Chinampas technique used to restore El Salvador’s largest mangrove forest

By Sara Acosta

Jiquilisco Bay Biosphere Reserve, El Salvador, Jun 9 (EFE).- A group of 18 young men and women are employing a technique known as “chinampas” to restore a mangrove forest that lines the shores of the Jiquilisco Bay Biosphere Reserve, the largest saltwater wetland ecosystem in El Salvador and all of Central America.

Mangrove forests in El Salvador are located all along the country’s Pacific coastal region, among the most important of which are those of La Union Bay, Jiquilisco Bay (both in the eastern zone), the Jaltepeque wetland complex (central zone) and the Barra de Santiago wetland (western zone).

According to the Environment Ministry, 60 percent of El Salvador’s mangrove forest cover was lost between 1950 and 2013, falling from 100,000 hectares (386 square miles) to 40,000 hectares.

That reduction was the result of pollution, deforestation, agricultural expansion, aquaculture projects and urban and tourist development.

Jiquilisco Bay was declared a Ramsar site (a wetland site designated to be of international importance under the Ramsar Convention) in October 2005.

That biosphere reserve covers an area of more than 63,000 hectares and contains the largest mangrove estuary in El Salvador, as well as numerous bays, canals, beaches, islands, woodlands and a complex of freshwater lagoons.

The chinampas project is being carried out in that reserve’s western zone by The HALO Trust, with support from El Salvador’s community-led Mangrove Association and the country’s Environment and Natural Resources Ministry (MARN).

The work has involved installing more than 300 chinampas, or floating islands, which are made from bamboo stakes and biodegradable vegetable material and are a technique first used centuries ago by the Aztecs to grow crops on shallow lake beds in the Valley of Mexico.

Sofia Grimaldi, a biologist and expert on mangroves, told Efe that the chinampas technique is used to plant different species of mangrove shrubs and keep the seedlings above the water line.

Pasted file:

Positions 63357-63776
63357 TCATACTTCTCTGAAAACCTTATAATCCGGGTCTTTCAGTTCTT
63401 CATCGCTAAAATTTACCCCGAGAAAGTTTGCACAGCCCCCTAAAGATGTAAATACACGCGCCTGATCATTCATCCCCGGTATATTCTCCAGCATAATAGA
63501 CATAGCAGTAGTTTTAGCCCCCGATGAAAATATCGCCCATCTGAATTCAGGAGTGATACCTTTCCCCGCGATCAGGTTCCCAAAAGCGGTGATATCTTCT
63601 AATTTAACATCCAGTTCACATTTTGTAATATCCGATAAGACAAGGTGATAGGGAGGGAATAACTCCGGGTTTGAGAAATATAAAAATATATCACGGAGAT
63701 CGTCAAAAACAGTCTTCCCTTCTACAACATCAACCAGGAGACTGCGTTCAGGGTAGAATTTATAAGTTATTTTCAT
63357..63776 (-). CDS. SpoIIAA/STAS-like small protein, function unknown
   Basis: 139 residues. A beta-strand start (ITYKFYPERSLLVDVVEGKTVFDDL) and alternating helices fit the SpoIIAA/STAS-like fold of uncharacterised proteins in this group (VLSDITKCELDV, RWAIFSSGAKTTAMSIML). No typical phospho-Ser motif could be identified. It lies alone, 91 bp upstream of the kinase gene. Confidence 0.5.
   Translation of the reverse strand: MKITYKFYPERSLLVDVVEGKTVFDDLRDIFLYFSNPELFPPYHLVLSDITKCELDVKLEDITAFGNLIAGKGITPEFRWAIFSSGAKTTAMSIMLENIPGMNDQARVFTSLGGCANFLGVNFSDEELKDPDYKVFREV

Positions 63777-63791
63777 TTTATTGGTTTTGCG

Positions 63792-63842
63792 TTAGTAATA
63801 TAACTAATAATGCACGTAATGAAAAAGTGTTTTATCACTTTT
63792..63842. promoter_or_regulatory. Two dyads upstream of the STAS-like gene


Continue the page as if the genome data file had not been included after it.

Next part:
She said that before the project was launched in 2022 a study was conducted to “learn how low the soil level was” and “based on this information be able to know how high to raise the chinampas.”

Alejandra Rios, a Colombian expert who is a member of the HALO Trust and coordinator of the project, told Efe that chinampas had been used on a small scale in El Salvador.

“But I think this is one of the first (projects) that now has a large number of chinampas, with 330,” equivalent to more than 1,100 mangrove trees.

She said the chinampas ensure the plants are “not so elevated that they lack sufficient humidity, nor so low that they can drown during tidal surges or floods.”

Jose Maria Argueta, director of the Mangrove Association, said talk of restoring those forests through a community-based focus began in 2011 and that a year later the first intervention was carried out in an affected area.

He said the MARN, the Mangrove Association and now The HALO Trust have monitored those interventions, which “has allowed the mangrove forests to be restored steadily, including in areas where we’d practically thought they weren’t going to be restored.”

Rios said mangrove ecosystems are of vital importance for coastal communities because they serve as natural barriers in the event of natural disasters such as flooding and hurricanes.

They also are a food source and provide shelter for many different species, including fish, amphibians and birds, she added. EFE


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